NiceTabard Sat 22-Feb-14 22:07:56

Thing is that I know men who have bought sex, some I see regularly, who are basically nice blokes. They did it on stags in eastern europe because well the opportunity is there so give it a go. Maybe some men in that situation think (like I have about different stuff) well here's my opportunity I'll go for it.

I just really genuinely think that normalisation leads to all sorts of shit I don't even want to think about. The point about the Germany piece on newsnight was that maybe it hasn't worked out and people are having doubts.

I really hope we adopt the swedish model. Girls and young women are treated badly enough in this country as it is.

NiceTabard Sat 22-Feb-14 22:16:27

Having said that I also know someone who had sex in return for stuff, she was 15 and fucked up frankly, but one of my best friends.

I honestly think a lot of "genuine" men have no idea about how it is for young women and girls, in the UK even, let alone elsewhere angry

KerryKatonasKhakis Sat 22-Feb-14 23:14:57

You are right grimble and Nice

It is already normalised. It's a common device in films/dramas/sitcoms, newspapers etc.

And in a few of my social circles: I have first hand experience of sex-worker users.

I have listened to them discuss the unattractiveness of the sex workers and how brilliant they (the men) were for 'cumming' under those circumstances.

Please, please, please any pro-prostitution people, explain to me how the use of vulnerable women/men/children for mens' orgasms is a good or, even, tolerable thing,

SabrinaMulhollandJjones Sat 22-Feb-14 23:18:49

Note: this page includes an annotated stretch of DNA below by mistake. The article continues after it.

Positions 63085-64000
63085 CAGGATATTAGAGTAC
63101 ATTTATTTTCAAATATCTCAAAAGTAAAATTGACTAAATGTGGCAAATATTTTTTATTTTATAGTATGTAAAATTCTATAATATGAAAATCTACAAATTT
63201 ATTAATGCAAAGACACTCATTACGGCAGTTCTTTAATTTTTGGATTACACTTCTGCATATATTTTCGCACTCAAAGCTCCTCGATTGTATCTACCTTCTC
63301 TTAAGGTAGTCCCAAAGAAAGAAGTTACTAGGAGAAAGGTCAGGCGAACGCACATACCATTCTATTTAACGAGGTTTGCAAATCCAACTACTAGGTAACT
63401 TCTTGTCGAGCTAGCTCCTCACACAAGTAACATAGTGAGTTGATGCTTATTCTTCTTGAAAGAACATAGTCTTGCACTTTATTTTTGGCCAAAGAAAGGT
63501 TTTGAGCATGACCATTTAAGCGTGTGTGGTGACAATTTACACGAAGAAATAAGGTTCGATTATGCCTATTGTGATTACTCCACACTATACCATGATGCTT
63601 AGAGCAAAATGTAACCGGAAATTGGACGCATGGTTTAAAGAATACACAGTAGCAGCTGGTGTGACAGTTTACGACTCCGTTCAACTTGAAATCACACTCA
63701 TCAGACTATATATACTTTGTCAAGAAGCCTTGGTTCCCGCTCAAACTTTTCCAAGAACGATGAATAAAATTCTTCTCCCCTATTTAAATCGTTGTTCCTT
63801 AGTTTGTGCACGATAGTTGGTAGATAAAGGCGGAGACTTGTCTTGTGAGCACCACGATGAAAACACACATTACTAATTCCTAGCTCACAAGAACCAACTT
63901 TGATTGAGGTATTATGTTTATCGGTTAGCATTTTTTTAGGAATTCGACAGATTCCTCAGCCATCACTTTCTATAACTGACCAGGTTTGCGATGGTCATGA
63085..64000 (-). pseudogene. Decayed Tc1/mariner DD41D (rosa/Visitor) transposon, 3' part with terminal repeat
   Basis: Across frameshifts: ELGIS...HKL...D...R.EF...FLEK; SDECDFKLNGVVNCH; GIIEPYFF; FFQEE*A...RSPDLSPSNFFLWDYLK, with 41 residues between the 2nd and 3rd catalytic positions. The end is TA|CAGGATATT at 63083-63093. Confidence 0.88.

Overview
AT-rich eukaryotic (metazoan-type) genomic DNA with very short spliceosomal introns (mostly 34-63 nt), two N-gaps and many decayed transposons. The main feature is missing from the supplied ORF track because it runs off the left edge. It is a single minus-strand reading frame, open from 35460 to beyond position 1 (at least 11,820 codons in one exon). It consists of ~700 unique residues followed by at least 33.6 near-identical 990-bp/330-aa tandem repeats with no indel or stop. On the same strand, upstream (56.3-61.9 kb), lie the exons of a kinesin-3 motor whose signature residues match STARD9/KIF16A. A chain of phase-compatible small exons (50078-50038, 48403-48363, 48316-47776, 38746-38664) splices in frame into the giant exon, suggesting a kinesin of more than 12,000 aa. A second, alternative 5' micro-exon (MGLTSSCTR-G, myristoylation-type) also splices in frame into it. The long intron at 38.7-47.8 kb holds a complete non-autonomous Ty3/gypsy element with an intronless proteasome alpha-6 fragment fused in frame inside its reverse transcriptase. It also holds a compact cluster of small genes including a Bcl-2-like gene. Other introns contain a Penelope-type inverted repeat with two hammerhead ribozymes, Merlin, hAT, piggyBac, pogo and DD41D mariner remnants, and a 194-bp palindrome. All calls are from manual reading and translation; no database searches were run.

It all just seems clear to me. I don't think the average man has any idea of how it is to grow up female.


Of being subjected to all sorts of aggressive male sexual behaviour from when they are young. I have been offered money for sex twice. Lots of women I know have been curb crawled. If I had been skint / homeless / wanted some money, maybe I'd have said OK. That is not consent. In all other things in our society I have plenty of privilege. Yet men still think they can but me to fuck. As they think is their right? What's the harm in asking? Well LOTS FFS. Puts you in your place, for a start. And that's how I feel as someone who didn't need / have to say well OK then and do it.

God, yes! NT that is so well written. Me too. I am a fairly privileged white female - I have been propositioned like this too - and the constant living in a world where men just want to have sex with me, and will try it on any-bloody-time, just on the off-chance is draining. It still happens now and I'm in my 40's, married, with 3 children.

The implication that men have the 'right' to do this, that they have the 'right' to pay women for sex and call it 'consent' just pisses me off. It pisses me off that my daughter will have to go through the same - conditioned to believe that her value is in her inherent attractiveness to men, her sexuality, rather than her worth as a human being.